After attending Mary Baldwin Seminary in Virginia and then West Chester Normal School (after 1927, West Chester State Teachers' College) in Pennsylvania, graduating in 1909, Winifred Morris took up a teaching post in Dover. During her career, she also taught in Cape May, New Jersey, and Swarthmore, Pennsylvania. The most intense period of her suffrage activism came in 1919, by which time she was a secretary of the Dover branch of the Delaware Equal Suffrage Association and secretary of the state-wide group, and had been elected as a delegate to its annual conference, held in Dover that autumn.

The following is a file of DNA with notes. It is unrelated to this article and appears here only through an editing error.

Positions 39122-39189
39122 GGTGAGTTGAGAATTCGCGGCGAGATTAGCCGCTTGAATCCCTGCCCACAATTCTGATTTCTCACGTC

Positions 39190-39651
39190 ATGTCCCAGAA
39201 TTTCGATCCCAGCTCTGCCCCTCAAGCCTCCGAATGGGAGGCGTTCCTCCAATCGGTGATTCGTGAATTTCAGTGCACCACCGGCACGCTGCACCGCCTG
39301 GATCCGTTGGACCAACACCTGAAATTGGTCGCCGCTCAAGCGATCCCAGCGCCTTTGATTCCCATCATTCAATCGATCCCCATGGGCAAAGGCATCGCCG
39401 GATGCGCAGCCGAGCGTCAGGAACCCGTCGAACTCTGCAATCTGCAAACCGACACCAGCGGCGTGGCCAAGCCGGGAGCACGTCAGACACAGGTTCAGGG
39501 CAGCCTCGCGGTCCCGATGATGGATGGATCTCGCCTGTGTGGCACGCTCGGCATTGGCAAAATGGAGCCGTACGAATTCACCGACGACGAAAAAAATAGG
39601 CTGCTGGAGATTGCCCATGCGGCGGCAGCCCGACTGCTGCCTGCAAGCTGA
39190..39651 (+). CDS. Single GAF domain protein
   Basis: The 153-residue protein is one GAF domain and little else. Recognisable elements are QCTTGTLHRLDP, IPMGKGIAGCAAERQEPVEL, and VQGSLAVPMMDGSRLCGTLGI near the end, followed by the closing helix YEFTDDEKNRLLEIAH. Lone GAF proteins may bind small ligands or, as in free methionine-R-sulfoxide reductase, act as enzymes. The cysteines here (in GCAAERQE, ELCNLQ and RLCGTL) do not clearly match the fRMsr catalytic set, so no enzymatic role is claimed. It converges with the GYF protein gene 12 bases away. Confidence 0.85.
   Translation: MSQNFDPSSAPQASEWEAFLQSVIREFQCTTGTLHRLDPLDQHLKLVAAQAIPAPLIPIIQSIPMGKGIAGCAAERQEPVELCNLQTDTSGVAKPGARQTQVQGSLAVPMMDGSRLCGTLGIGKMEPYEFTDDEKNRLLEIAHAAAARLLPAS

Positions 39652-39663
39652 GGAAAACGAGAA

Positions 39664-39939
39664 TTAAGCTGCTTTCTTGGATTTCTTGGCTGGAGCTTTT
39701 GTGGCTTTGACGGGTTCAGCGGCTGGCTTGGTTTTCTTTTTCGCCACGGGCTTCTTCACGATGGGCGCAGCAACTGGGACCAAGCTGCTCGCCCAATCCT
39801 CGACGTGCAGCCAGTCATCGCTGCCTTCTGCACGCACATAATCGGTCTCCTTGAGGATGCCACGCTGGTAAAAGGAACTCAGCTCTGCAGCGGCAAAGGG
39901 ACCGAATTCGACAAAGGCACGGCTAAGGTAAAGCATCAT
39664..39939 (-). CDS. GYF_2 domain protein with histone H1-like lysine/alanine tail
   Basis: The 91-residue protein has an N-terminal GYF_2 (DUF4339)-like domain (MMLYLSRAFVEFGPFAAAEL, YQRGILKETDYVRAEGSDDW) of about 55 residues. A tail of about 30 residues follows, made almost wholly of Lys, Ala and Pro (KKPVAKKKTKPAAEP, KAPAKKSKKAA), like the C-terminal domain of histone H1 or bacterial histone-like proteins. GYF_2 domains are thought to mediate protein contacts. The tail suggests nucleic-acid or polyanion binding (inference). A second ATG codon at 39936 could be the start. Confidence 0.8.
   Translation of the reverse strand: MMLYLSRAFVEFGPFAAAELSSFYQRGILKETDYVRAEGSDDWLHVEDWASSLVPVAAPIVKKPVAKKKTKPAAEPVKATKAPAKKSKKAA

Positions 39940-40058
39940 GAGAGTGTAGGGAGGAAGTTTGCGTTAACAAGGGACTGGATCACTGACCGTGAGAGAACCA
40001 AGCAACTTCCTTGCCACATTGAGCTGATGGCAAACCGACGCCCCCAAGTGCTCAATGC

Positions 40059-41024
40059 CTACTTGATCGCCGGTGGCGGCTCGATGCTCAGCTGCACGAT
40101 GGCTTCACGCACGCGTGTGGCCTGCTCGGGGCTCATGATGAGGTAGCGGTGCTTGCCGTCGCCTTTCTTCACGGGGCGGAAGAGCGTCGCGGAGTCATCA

As the Nineteenth Amendment was making its way through the state ratification process, Delaware NAWSA members had high hopes for an affirmative vote from their state's legislature. Pressing the sitting Republican governor, John G. Townsend, to call a special legislative session, the Delaware Equal Suffrage Association opened its Dover ratification headquarters in January 1920. With the special session called for March 22, the association's Dover members became a key cohort tasked with mobilizing resources and laying the legislative groundwork. Winifred Morris became a member of Legislative Committee, along with Anna May Beauchamp Reynolds, Marjorie Josephs Speakman, and other women from Kent County. The Committee interviewed members of the legislature to get their views, counted votes, and attempted to shore up support. In the end, the state Senate voted to ratify, but the state House adjourned in early June without taking final action. The measure died. It fell to Tennessee to provide the ultimate state vote for ratification, in August, 1920. Throughout the wrenching process, Winifred Morris proved to be a skilled chronicler of fast-moving events. When it was all over, her colleague Mary R. de Vou, the Delaware Equal Suffrage Association's long-time Corresponding Secretary, credited her with compiling the Delaware ratification section for the sixth and final volume of the History of Woman Suffrage. Whether the words were Morris's or de Vou's, they summed up the general sentiment of the disappointed group: Delaware suffragists "were little prepared for the weeks of intrigue and double dealing into which they were thrust" once the special legislative session convened.